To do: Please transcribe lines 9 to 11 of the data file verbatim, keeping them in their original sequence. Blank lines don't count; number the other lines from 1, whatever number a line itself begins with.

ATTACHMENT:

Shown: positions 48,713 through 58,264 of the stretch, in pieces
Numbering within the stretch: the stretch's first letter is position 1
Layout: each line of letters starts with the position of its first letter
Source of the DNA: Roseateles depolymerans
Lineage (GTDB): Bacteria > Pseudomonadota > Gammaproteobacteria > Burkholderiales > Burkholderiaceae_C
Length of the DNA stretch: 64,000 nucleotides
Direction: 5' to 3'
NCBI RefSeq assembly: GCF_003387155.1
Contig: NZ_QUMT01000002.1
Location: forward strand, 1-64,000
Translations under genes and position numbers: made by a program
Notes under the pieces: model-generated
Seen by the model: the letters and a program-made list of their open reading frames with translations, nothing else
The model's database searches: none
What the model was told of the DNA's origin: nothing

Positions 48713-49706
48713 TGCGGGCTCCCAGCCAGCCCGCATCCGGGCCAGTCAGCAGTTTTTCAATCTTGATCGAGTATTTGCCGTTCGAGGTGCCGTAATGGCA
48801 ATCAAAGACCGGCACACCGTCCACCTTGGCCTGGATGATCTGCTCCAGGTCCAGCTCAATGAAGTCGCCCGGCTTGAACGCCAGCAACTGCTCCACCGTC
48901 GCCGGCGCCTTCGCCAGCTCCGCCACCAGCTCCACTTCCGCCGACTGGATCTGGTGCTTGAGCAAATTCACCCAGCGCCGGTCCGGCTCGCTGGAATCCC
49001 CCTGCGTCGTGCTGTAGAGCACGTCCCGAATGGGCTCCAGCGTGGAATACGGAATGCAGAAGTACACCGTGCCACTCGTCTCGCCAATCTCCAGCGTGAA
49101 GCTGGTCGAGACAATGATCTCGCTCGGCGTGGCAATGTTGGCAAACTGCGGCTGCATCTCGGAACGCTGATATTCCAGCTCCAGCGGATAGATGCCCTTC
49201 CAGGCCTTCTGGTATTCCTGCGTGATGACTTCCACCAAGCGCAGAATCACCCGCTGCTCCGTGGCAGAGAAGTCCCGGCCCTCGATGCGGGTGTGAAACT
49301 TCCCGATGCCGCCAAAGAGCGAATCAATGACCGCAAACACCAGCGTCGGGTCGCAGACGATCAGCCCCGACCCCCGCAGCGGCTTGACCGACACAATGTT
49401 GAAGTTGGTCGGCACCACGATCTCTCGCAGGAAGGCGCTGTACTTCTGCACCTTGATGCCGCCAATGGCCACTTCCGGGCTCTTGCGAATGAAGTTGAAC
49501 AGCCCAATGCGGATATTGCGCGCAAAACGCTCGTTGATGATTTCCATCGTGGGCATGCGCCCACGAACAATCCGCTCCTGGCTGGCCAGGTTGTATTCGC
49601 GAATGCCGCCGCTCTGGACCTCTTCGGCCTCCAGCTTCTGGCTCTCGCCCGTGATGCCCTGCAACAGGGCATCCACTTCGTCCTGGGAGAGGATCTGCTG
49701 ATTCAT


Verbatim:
Contig: NZ_QUMT01000002.1
Location: forward strand, 1-64,000
Translations under genes and position numbers: made by a program